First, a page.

ii) I teach a lecture/laboratory course PHY441/541 (3 weekly hour-long lectures and 1 two-hour laboratory session) entitled "Optics and Laser Physics" to seniors and Masters'-level students. This course is taught every other year and has an enrollment of typically 10 students with a 70%/30% UG/G mix. In the lab, the students are divided into groups of three. There is one EOM system planned for each group, hence we are requesting three EOM systems. Two lecture periods will be used to teach the physics behind the EOM, and two lab sessions will be devoted to in-depth manipulation of the EOM.
iii) During the time the EOMs' are not used for lecture demonstrations, or in the lecture/lab class one EOM will be used as a cutting-edge research device to help train, on an average, 2 undergraduate researchers and 1 graduate researcher per semester on building nanoscale ratchets for cold atoms at microKelvin temperatures. Results obtained will be used in peer-reviewed journal articles with the students as co-authors, and in grant proposals submitted by the PI for federal funding such as NSF.

How will you assess the project?: The impact of the EOM system on education at Miami will be assessed as below for the three different student bodies it is intended to serve:
i) The ~700 undergraduates in STEM and medical/health sciences taking introductory physics in PHY161/162 and PHY191/192, and the 20 physics and engineering physics sophomores in PHY293 will be given an in-class 10 minute quiz on the next day of class which will test their understanding of the basics of how the EOM works.
ii) The impact on the 10 students taking the lecture/laboratory class PHY441/541 will assessed by using a before and after survey. The current students who have seen the EOM in the laboratory will be asked questions (answer choices ranging from strongly agree to strongly disagree) such as are you comfortable operating an EOM, could you explain in detail the process of how an EOM works to a high-school physics student, could you explain how an EOM works to an elementary student. Questions of this nature are intended to delve into the students' understanding of the device and how it is used. The assessment given after the first year of implementation will be utilized to assess the impact of the project on student learning.
iii) The impact on the research conducted by the two undergraduates and one graduate student is easily assessed by noting the number of refereed publications co-authored by these students that utilize the EOM in any way. (This particular impact has a slightly longer-term scope: A period of two years ought to be given to collect data for this particular statistic.)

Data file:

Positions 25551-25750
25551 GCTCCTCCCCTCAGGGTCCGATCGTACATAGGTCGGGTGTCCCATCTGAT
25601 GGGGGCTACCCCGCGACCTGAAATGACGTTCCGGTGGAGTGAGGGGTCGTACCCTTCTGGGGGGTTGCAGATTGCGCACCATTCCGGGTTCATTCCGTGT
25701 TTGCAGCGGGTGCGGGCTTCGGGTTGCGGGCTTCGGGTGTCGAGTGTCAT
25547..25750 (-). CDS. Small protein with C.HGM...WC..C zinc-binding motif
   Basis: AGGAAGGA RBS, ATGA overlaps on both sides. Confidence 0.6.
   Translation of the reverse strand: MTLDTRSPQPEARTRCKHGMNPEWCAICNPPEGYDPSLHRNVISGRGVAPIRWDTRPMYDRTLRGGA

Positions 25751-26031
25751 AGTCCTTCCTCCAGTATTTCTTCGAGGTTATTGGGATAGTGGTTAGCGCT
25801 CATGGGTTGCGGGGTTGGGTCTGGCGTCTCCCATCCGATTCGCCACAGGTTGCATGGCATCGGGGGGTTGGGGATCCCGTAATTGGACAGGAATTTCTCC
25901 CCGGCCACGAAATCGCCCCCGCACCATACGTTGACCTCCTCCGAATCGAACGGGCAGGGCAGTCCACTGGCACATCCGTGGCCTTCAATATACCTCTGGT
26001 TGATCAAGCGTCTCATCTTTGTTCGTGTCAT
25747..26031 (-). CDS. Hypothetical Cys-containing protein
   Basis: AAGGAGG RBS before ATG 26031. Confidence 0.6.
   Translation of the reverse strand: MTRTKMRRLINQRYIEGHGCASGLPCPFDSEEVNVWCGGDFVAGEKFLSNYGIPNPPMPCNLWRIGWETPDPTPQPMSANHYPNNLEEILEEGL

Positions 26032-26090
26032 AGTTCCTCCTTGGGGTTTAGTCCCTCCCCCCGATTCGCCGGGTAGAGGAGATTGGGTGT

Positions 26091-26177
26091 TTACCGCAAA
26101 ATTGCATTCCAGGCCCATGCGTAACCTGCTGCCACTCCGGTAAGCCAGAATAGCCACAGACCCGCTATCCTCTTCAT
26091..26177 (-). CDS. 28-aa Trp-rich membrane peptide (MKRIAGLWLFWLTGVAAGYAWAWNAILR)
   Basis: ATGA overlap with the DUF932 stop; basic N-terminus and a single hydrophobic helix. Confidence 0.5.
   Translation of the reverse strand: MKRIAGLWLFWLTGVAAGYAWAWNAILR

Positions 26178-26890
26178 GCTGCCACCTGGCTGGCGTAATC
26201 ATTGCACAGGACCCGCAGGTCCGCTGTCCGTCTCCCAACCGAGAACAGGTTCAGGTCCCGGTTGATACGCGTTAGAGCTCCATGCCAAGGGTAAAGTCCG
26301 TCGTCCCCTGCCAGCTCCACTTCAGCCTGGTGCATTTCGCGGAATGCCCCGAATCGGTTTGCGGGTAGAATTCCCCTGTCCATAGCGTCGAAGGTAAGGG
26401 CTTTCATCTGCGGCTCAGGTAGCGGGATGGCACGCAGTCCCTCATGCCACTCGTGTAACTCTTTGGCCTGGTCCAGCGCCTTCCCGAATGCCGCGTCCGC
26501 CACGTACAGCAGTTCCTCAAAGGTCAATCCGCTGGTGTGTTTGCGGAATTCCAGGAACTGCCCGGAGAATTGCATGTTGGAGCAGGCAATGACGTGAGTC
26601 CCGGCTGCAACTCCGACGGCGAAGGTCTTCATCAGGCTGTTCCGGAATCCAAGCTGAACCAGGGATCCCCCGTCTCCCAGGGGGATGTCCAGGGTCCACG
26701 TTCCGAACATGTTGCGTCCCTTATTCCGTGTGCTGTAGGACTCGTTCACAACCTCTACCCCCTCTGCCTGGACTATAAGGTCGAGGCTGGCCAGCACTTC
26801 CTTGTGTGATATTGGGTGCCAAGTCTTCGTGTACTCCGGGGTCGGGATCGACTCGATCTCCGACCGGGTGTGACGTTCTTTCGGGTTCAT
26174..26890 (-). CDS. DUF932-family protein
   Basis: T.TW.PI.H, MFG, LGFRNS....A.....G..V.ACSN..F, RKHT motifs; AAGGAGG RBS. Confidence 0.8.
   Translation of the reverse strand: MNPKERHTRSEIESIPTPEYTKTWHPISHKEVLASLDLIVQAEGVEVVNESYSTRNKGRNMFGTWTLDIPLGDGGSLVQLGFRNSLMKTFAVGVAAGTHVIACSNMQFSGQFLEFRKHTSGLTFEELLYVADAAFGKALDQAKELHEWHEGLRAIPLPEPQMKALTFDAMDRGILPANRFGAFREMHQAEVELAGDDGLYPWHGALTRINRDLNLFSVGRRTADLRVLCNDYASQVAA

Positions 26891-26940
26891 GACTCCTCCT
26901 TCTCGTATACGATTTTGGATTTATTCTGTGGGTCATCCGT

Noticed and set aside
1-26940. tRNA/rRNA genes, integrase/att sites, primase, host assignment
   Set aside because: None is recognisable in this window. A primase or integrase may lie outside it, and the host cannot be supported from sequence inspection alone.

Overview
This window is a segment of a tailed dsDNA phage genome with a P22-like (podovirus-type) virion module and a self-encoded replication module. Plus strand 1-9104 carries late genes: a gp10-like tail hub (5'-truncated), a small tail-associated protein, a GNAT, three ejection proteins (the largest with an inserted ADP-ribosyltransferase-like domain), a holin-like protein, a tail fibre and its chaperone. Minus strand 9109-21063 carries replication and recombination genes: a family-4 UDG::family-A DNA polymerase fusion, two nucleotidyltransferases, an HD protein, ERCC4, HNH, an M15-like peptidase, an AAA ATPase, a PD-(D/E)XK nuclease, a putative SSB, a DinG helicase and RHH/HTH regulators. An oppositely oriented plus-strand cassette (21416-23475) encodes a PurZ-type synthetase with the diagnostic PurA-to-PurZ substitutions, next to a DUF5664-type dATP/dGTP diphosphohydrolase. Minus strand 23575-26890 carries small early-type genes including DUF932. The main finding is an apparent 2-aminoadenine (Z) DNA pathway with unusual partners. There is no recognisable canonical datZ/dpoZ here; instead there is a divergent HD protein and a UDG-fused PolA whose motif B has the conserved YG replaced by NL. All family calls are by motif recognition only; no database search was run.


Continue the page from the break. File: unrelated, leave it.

Have you applied for and/or received Tech Fee awards in past years?: Yes

If funded, what results did you achieve?: Proposal TF14-004: Through this proposal we obtained a spatial light modulator (SLM) system. In the funded 2014 proposal we had pledged we would target the same three student bodies as mentioned in the answer to the previous question. 

Over the past two years since we got the award, 25-30 undergraduates have been given demonstrations, as promised, on how the SLM works. Four undergraduates (Jack Brinton BS 2017, Hong Cai BS 2017, Kefeng Jiang BS 2019, Linzhao Zhuo BS 2020) are currently performing research studies on the SLM. Initial work on setting up the SLM was performed by Andrew Hachtel (BS 2012, MS 2014), now doing his PhD at the Univ. of Maryland, College Park, and by Rey Ducay (MS 2015), now pursuing an MS in Statistics at MU.

The promise made in the original proposal that we will perform a live demo of the SLM in the intro-physics classes has not fully materialized yet, owing to the fact that the SLM (unlike the EOM requested in the current proposal) has turned out to be a remarkably complicated instrument. In Fall 2015 and 2016 I incorporated a 15-20 minute discussion of the SLM into my PHY 191 lecture for science & engineering majors, including pictures of the arbitrary optical wavefronts generated (in particular, of the optical vortex beam - that is, a beam for which the wavefront spirals around the direction of propagation resulting in a hole or vortex in the middle so that the cross-section of the beam looks like a donut). I set a few quiz questions based on this material but only for extra credit. By 2018 I hope to incorporate the SLM into the regular PHY191 curriculum and also disseminate lecture-slides and pictures to my fellow introductory physics instructors for their lectures. The EOM is a far simpler system than the SLM to discuss in the introductory physics class (since, for example, there are no spiral optical wavefronts as in the SLM, just a modulation of the electromagnetic wave's amplitude or phase or polarization).

Did you submit a final report?: Yes

What happens to the project in year two and beyond? Will there be any ongoing costs such as software or hardware maintenance, supplies, staffing, etc.? How will these be funded?: The EOM system, if used appropriately in similar fashion to other high-end equipment regularly used by the PI for demonstrations, education, and research training over the last 16 years at Miami, should remain in service for an indefinite time period. No ongoing costs are anticipated.

Budget: Hardware, Other

Hardware Title(s) & Vendor(s): Electro-optic Phase Modulator ($2566) & Driver ($3450) & Mount ($400); Vendor: Newport Corporation, USA

Hardware Costs: $6,416.00

Other (please explain): Total of 3 EOM systems (1 for each of 3 laser workstations in PHY441/541) + shipping $100

Other Costs: $12,932.00

What is the total budget amount requested?: $19,348.00